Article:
GREAT FALLS — Last week it was former U.S. Ambassador to the United Nations Nikki Haley. This week it’s U.S. Senator Marco Rubio, a Republican from Florida.
When asked why he left the warmer climate in Florida and Washington, D.C. to come campaign in the Treasure State for Steve Daines, Rubio’s answer was similar to the one Haley gave.
“Number one, the chance to send a great Senator in Senator Daines back to the U.S. Senate where we need him,” he said. “And the second is because what’s at stake is extraordinary.”
Rubio and Haley are right; what’s at stake in the Daines-Bullock race is very important to the future of the Senate.
If Steve Bullock wins, not only will Montana then have two Democratic Senators (the other being Senator Jon Tester), but the seat would go a long way in giving Democrats the Senate majority, something they haven’t had since 2016.
A recent poll from Montana State University showed Bullock leading by a razor-thin margin, although subsequent polls have shown the incumbent Senator Daines with a slight lead.
Regardless of what the polls are saying, Daines said that he does not plan to let up on his campaign efforts until the dust is settled and a winner is declared.
“We’re not going to stop running until 8 P.M. on Tuesday night,” he said with a laugh, referring to Election Night, November 3.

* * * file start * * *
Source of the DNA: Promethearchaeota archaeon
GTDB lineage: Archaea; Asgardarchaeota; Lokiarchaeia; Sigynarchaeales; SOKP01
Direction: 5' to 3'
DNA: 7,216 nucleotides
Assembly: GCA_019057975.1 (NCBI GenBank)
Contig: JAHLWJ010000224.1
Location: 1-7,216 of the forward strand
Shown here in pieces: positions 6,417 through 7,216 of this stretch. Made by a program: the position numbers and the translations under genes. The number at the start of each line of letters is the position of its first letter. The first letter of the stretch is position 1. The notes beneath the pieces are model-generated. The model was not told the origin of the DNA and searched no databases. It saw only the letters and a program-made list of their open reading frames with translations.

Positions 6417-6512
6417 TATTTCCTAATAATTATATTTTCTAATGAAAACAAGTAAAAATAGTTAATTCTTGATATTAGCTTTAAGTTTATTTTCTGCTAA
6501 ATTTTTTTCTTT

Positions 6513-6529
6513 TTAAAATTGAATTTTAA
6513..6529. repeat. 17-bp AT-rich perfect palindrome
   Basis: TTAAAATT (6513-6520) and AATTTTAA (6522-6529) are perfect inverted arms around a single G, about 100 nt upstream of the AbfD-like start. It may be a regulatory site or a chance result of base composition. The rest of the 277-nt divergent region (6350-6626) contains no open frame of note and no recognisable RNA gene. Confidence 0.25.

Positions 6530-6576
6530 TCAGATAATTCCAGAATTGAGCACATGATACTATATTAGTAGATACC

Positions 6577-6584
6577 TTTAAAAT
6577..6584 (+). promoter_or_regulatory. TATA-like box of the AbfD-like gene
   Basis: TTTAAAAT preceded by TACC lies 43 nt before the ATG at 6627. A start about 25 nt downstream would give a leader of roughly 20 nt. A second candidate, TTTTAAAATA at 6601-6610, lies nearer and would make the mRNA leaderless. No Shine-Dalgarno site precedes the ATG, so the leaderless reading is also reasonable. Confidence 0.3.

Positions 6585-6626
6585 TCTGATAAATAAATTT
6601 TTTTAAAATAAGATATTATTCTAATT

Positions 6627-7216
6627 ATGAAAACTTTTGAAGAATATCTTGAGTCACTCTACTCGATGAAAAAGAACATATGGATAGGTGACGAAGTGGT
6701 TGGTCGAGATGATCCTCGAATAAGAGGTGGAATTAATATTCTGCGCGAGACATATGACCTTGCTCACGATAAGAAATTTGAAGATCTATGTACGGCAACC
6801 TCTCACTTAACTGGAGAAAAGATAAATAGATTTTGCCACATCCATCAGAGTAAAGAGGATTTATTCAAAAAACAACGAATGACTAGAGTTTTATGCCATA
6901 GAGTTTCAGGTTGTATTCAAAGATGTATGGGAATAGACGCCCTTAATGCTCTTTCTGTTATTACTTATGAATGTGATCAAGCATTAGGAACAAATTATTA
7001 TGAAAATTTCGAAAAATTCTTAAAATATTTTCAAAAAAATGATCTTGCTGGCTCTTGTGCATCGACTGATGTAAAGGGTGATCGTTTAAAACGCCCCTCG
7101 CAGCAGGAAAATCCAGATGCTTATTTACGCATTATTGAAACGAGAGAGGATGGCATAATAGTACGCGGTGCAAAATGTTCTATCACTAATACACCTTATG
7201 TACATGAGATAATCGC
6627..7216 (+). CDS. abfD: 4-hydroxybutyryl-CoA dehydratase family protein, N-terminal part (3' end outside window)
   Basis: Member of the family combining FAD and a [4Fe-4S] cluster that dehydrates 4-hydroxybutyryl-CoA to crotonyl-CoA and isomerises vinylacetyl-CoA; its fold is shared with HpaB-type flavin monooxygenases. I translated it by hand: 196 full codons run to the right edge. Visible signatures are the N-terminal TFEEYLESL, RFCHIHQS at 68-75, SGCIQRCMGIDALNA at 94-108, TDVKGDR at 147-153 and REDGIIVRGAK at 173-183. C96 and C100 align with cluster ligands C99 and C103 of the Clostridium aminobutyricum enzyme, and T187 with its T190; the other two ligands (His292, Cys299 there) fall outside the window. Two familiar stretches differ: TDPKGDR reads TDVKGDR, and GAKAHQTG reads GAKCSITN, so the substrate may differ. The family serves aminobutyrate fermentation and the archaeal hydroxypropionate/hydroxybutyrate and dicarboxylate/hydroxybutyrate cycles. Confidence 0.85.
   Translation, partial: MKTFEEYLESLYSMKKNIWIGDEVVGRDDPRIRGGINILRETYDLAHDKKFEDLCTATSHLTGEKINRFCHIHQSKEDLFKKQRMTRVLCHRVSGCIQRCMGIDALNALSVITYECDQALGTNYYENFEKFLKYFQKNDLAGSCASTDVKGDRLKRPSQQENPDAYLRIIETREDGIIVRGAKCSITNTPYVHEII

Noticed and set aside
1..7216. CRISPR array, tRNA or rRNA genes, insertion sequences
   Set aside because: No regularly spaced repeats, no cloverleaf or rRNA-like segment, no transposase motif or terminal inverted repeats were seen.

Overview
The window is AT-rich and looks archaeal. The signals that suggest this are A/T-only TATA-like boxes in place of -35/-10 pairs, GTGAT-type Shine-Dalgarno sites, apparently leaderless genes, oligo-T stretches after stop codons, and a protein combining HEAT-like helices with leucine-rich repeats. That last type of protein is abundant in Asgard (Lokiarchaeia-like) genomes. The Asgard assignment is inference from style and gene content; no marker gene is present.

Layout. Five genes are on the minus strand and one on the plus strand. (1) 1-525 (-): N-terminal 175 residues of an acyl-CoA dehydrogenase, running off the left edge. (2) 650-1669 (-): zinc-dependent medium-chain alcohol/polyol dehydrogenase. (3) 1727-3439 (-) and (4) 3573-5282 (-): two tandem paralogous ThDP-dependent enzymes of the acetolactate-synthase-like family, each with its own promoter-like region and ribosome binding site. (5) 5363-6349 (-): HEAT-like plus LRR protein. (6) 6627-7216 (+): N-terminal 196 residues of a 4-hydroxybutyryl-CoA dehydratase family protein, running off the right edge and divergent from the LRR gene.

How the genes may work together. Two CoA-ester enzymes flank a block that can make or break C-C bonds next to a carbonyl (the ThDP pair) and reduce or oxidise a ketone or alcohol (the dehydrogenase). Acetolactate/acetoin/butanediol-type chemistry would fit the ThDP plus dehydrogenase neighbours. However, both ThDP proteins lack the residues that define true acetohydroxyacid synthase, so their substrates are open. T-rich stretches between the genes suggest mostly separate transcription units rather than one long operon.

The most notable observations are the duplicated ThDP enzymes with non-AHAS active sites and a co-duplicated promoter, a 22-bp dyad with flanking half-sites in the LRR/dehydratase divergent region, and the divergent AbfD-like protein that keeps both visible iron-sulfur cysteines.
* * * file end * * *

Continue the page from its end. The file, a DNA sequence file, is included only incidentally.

Republicans Elsie Arntzen, Kristen Juras and Matt Rosendale all took the stage before Daines and Rubio took the microphone, addressing hot topics ranging from Monday’s vote to confirm new Supreme Court Justice Amy Coney Barrett to the amount of money pouring into the Montana Senate race to the stalled talks on a second Coronavirus Relief Package.
Rubio and Daines both said that they support a second stimulus package and, just as Democrats have done, pointed the finger at their political colleagues on the other side of the aisle.
“I support another package,” said Daines. “It needs to be targeted to help our schools, our hospitals, to help our small businesses and those who’ve lost their jobs.”
As of October 26, more than 360,000 Montanans have already cast their ballots. For reference, in 2014, the year Steve Daines was elected to the United States Senate, 373,831 votes were cast.
Voter turnout is already looking to be higher this year than it was six years ago, and many experts and polls are predicting a tighter race this year than in 2014, when Steve Daines received 57% of the votes compared to 39% for Democrat Amanda Curtis.
When asked about the voter turnout, Rubio claimed that the higher numbers favor Republicans, and spent a significant amount of his time in front of the mostly masked crowd talking about voting. He noted that he didn’t think he had to convince anyone in attendance to vote for Steve Daines, but said he was there to ask them to urge people that they know to vote.